I asked Peter if he had any concern about regulatory issues. SightSpeed is tracking the regulatory environment closely; at the moment they are doing the same as Skype in stating they are “not a telephony replacement service and cannot be used to dial 911 or other emergency phone numbers”.
While Skype has had a lot of “regulatory visibility” since it is primarily a voice communications service, it is interesting to note that, since SightSpeed’s primary focus is on video, their entry into Internet voice calling has gone “below the radar” with respect to regulatory issues. SightSpeed’s use of VoIP-based services as an additional feature for its primary service is an ideal example of voice communication serving as an accessory application to another service and not a “phone system replacement”.
I closed out my interview by asking Peter about future developments for SightSpeed. Beyond the evolution of SightSpeedTV to support PVR’s and digital cable boxes, the most demanded feature is a session recording capability. And some day they hope to offer a SightSpeed client running on mobile devices such as Windows Mobile and Blackberries.
How good is SightSpeed’s video? Here’s a new (somewhat subjective) test for video quality. Yesterday, to check out Mac performance, I had my daughter install SightSpeed on her MacBook Pro (in a remote city); towards the end of our session she asked to see our dog. While positioning the dog so he could be seen by my webcam, the dog saw her on my laptop screen and tore off into the next room (behind the screen) where my wife reported that he was somewhat agitated and looking around the room for several minutes. Best we can figure out is that he was looking for our daughter, having seen her on the screen. (He does generate a lot of noise whenever he sees animals on our regular TV.)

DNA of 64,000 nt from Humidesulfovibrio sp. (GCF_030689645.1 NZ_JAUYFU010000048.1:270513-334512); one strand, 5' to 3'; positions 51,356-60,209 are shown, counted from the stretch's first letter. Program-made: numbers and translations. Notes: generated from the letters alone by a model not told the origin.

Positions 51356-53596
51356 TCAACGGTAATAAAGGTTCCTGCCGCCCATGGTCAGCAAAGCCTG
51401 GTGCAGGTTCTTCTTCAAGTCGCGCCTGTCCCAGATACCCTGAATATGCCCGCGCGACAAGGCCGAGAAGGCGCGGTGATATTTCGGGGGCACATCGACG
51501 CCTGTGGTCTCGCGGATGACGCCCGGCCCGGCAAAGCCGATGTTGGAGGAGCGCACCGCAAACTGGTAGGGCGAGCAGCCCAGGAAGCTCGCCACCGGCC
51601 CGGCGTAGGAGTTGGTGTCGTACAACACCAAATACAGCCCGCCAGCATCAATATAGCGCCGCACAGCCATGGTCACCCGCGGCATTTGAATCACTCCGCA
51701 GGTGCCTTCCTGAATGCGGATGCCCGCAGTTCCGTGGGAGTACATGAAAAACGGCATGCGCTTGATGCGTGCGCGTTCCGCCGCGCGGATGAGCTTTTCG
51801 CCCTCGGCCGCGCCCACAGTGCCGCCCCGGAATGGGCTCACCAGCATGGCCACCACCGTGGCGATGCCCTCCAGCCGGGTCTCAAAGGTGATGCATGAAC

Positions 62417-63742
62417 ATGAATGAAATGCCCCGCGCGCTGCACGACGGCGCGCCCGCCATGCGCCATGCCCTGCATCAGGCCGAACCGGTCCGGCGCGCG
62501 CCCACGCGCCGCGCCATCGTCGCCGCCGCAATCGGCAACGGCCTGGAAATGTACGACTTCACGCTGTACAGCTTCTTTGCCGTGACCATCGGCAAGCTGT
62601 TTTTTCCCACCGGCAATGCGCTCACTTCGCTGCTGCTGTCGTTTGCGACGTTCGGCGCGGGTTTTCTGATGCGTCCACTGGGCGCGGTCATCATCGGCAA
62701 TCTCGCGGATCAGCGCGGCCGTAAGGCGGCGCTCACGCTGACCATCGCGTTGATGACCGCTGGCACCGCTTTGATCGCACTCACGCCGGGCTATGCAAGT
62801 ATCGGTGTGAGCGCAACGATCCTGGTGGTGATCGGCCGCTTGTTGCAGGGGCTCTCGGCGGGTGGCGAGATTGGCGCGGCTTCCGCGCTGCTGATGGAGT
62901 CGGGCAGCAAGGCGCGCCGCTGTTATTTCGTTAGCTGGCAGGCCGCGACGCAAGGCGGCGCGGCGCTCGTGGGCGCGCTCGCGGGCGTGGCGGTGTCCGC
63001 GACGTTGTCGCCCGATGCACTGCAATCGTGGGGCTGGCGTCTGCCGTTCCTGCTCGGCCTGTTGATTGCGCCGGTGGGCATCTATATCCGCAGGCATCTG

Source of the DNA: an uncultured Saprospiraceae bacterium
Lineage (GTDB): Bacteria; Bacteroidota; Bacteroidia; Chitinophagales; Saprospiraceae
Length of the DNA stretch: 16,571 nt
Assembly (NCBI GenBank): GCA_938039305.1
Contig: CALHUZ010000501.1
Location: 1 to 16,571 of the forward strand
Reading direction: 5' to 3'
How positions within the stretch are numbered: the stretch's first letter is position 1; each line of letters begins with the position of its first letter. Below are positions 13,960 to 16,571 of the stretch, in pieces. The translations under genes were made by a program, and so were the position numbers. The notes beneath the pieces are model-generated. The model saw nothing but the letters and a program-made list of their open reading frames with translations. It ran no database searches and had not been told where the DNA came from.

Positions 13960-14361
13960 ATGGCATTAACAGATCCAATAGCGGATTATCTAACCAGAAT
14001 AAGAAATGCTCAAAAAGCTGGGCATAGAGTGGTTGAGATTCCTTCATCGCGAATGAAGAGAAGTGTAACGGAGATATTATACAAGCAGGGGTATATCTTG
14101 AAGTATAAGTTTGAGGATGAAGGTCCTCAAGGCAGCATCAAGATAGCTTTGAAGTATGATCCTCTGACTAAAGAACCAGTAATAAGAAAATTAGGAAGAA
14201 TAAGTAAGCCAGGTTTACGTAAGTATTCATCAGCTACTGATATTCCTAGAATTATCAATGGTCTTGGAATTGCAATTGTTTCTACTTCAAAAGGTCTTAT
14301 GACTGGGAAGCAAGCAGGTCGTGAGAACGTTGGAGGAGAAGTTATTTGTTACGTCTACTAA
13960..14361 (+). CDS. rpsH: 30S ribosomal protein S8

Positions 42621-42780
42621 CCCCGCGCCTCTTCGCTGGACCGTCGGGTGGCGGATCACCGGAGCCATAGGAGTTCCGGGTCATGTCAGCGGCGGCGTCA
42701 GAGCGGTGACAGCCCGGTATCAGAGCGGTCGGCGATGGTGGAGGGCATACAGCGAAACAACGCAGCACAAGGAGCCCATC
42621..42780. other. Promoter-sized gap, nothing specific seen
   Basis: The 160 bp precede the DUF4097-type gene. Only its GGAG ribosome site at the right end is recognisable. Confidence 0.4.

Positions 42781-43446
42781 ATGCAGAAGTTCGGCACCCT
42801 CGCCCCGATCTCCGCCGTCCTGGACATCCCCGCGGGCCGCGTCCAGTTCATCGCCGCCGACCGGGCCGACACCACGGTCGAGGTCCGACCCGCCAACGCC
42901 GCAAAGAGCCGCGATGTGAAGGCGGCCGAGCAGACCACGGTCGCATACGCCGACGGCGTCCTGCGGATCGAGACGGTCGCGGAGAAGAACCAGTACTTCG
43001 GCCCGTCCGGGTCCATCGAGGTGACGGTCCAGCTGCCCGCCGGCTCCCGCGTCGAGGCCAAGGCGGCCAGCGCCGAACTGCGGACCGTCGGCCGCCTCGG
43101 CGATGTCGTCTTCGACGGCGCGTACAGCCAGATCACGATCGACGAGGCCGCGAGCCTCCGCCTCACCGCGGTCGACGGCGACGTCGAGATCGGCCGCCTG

From a more practical viewpoint, the video quality coming from the MacBook again was crisp with well defined images. My other test is to try it out full screen on my 1650 x 1080 screen; again while not quite as crisp it was certainly viewable without any problems.
Since its launch three years ago SightSpeed has set the bar for video-over-the-net performance; until the actual 5.0 release this evening we cannot do a full comparison with Skype’s video on Windows platforms. Being cross-platform, it has attracted a significant base of Mac users; Skype just yesterday released a “preview” (“it’s definitely not at beta stage yet”?) release of Skype for Mac that incorporates video.
The launch of SightSpeedTV introduces a new element into the place-shifting game. SlingBox uses a dedicated hardware platform that sits between the TV and cable box and/or PVR to bring personalized cable video to the Internet. SightSpeedTV relies on Windows applications to act as the source from a multi-tasking Windows Media Center PC or TV-tuner equipped Windows platform. In its current configuration SlingBox works with digital cable boxes and PVR’s providing access to a wider range of programming (in my case NHL Center Ice and MLB Extra Innings, for instance); also SlingBox allows the remote setting of PVR recording setups. Finally SlingBox provides a full emulation of my specific model of Scientific Atlanta remote control. SightSpeedTV is a “nice-to-have” accessory if you have the appropriate hardware but SightSpeed primarily excels with personal video services and user generated content.
Jeff Pulver refers to 2006 as the Year of Video on the Net; he’s even added a second VON show, Video on the Net, to be held at the same time as the Fall VON show in Boston. Skype and SightSpeed will be two of the major players in the personal video communications services space; we are entering interesting times as we watch the evolution of this space. In the meantime, let the SightSpeed Guy have his say.